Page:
The State of Global Air 2017 report, released in Boston on Tuesday, claims long term exposure to fine particulate matter (PM2.5) -the most significant element of air pollution -contributed to 4.2 million premature deaths in the world in 2015 where both India and China together were responsible for over half of the total global deaths. Though the report sounds alarm bells for entire Asia, it paints a particularly grim picture for India where the rate of increase of premature deaths due to air pollution is even higher than in China. It noted that while the early deaths related to PM2.5 in China has increased by 17.22% since 1990, it has increased by 48% in India.
Ozone-related early deaths in India are, in fact, 33% higher than those recorded for China. India’s deepening pollution problem, which hit home with a vengeance after Diwali last year as Delhi and NCR woke up enveloped in smog that refused to lift for days, has a death toll second only to China’s, and together the two nations account for over half the world’s deaths from pollution.
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According to the State of Global Air 2017 report, released in Boston on Tuesday , as many as 2.54 lakh deaths occurred in 2015 on account of exposure to ozone and its impact on chronic lung disease.India accounts for the highest number of premature deaths due to ozone pollution, its toll 13 times higher than Bangladesh’s, and 21 times higher than Pakistan’s.
An interactive website on the report also highlights that 92% of the world’s population lives in areas with unhealthy air. “We are seeing increasing air pollution problems worldwide, and this new report and website details why that air pollution is a major contributor to early death,” said Dan Greenbaum, president of the Health Effects Institute (HEI), the research institute that designed and carried out the study . He said, “The trends we report show that we have seen progress in some parts of the world, but serious challenges remain”.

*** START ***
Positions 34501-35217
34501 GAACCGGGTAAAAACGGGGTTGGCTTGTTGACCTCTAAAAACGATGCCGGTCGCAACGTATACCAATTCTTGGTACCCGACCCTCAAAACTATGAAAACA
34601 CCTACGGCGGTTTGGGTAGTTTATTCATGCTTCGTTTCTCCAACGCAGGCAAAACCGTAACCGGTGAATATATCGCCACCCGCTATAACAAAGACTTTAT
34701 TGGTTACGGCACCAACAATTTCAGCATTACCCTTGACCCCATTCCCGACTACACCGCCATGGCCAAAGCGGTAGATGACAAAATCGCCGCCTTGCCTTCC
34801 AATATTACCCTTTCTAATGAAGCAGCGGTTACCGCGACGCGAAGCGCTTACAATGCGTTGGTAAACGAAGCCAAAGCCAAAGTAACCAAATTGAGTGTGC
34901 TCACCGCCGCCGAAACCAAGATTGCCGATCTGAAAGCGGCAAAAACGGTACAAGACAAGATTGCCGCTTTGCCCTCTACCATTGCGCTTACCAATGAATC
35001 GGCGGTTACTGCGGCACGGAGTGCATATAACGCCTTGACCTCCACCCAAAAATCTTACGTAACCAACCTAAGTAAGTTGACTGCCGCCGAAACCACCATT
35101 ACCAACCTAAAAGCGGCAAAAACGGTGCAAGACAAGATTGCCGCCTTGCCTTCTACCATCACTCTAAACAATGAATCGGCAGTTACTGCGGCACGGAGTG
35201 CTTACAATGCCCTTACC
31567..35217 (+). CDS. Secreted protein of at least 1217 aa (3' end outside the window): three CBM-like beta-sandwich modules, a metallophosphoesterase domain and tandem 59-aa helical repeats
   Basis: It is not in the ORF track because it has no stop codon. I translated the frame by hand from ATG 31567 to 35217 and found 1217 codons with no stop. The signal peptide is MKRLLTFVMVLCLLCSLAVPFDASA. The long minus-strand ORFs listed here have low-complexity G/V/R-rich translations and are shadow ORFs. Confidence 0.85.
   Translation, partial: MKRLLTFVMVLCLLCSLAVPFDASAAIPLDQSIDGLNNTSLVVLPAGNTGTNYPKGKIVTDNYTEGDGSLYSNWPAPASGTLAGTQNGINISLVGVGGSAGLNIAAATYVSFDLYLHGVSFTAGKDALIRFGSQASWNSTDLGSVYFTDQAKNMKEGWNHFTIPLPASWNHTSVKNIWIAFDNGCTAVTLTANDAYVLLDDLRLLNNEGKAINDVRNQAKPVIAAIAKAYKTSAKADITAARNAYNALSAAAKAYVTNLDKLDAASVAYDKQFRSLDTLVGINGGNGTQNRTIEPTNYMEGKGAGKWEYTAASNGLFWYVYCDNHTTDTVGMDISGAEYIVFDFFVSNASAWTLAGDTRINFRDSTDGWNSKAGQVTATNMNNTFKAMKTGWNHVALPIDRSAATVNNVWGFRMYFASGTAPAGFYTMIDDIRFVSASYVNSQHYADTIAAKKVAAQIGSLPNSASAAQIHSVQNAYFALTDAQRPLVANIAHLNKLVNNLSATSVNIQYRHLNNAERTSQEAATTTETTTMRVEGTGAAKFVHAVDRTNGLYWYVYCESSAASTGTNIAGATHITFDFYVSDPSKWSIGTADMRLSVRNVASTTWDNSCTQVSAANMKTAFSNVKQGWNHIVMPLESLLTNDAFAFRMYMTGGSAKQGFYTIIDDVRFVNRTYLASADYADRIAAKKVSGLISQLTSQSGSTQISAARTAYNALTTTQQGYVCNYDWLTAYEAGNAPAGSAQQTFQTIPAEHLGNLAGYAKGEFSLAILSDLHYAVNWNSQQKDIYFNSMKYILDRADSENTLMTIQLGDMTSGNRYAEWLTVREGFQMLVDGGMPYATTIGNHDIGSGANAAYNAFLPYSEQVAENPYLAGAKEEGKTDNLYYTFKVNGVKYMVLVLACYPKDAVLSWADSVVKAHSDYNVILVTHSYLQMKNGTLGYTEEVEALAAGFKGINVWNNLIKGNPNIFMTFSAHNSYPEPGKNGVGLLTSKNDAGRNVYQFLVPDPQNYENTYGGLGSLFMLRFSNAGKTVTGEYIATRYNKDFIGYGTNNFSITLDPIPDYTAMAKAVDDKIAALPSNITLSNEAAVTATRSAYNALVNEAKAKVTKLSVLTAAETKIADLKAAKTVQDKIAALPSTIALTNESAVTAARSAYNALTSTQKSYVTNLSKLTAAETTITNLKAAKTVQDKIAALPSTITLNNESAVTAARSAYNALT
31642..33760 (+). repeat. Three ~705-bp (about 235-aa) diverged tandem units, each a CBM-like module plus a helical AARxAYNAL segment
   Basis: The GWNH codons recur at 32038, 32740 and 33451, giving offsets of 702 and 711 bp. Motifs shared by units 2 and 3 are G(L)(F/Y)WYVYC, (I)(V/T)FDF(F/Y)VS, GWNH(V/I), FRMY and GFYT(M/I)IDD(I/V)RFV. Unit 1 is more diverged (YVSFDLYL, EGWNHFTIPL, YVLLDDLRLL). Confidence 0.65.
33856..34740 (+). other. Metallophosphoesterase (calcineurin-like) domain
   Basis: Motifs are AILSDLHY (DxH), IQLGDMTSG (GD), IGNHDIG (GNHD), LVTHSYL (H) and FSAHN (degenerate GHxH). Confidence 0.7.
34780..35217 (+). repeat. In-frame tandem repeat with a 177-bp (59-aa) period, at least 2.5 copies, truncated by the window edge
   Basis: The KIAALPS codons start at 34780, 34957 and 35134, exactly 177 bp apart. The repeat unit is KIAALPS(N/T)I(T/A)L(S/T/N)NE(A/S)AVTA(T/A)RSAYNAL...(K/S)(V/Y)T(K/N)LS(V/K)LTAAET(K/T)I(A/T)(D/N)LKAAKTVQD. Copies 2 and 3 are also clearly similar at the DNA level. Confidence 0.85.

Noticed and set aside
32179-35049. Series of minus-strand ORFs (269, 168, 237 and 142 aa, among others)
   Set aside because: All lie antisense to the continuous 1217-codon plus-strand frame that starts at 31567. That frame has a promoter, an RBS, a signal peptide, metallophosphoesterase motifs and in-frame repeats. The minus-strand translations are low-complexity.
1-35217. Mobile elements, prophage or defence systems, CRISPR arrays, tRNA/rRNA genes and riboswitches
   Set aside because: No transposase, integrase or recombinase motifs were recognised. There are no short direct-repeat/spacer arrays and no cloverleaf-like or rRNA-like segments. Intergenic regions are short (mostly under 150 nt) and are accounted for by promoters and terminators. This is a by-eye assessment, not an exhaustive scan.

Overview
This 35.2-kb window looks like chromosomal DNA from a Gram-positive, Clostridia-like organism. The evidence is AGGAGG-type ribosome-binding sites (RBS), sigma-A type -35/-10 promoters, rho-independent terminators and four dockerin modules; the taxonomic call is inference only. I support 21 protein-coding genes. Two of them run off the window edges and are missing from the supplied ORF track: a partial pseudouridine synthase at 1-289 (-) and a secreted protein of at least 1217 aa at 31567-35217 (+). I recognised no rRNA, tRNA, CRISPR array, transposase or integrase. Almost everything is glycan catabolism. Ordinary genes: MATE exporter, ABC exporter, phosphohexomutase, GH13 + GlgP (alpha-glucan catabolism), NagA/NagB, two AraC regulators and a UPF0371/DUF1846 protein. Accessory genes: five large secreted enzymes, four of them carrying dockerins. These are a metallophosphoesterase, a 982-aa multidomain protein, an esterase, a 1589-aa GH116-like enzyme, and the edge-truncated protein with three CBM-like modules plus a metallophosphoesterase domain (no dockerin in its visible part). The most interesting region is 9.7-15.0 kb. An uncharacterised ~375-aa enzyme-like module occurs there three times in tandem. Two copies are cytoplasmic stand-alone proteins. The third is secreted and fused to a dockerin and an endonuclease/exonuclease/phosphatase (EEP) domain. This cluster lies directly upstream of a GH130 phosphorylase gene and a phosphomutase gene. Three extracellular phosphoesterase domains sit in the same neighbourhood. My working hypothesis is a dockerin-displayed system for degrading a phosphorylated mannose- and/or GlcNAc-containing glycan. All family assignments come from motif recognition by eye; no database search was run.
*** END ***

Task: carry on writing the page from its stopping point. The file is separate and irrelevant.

India has always been sceptical of such reports. Though the country did never deny the negative impact of air pollution on human health, it preferred not to speak on numbers. Even recently during Bud…
The report was prepared by HEI in cooperation with the Institute of Health Metrics and Evaluation at the University of Washington and the University of British Columbia. Involving more than 2,000 researchers, the report factored in the role of an extensive set of behavioural, dietary and environmental risk factors for more than 300 diseases in 195 countries from 1990 onwards.
Referring to the findings of the report, Anumita Roychowdhury of the Centre for Science and Environment, said, “India can’t afford to remain complacent or in denial. With so many people dying early and falling ill… due to particulate and ozone pollution, it is a state of health emergency. This demands nationwide intervention to ensure stringent mitigation and a road map to meet clean air standards”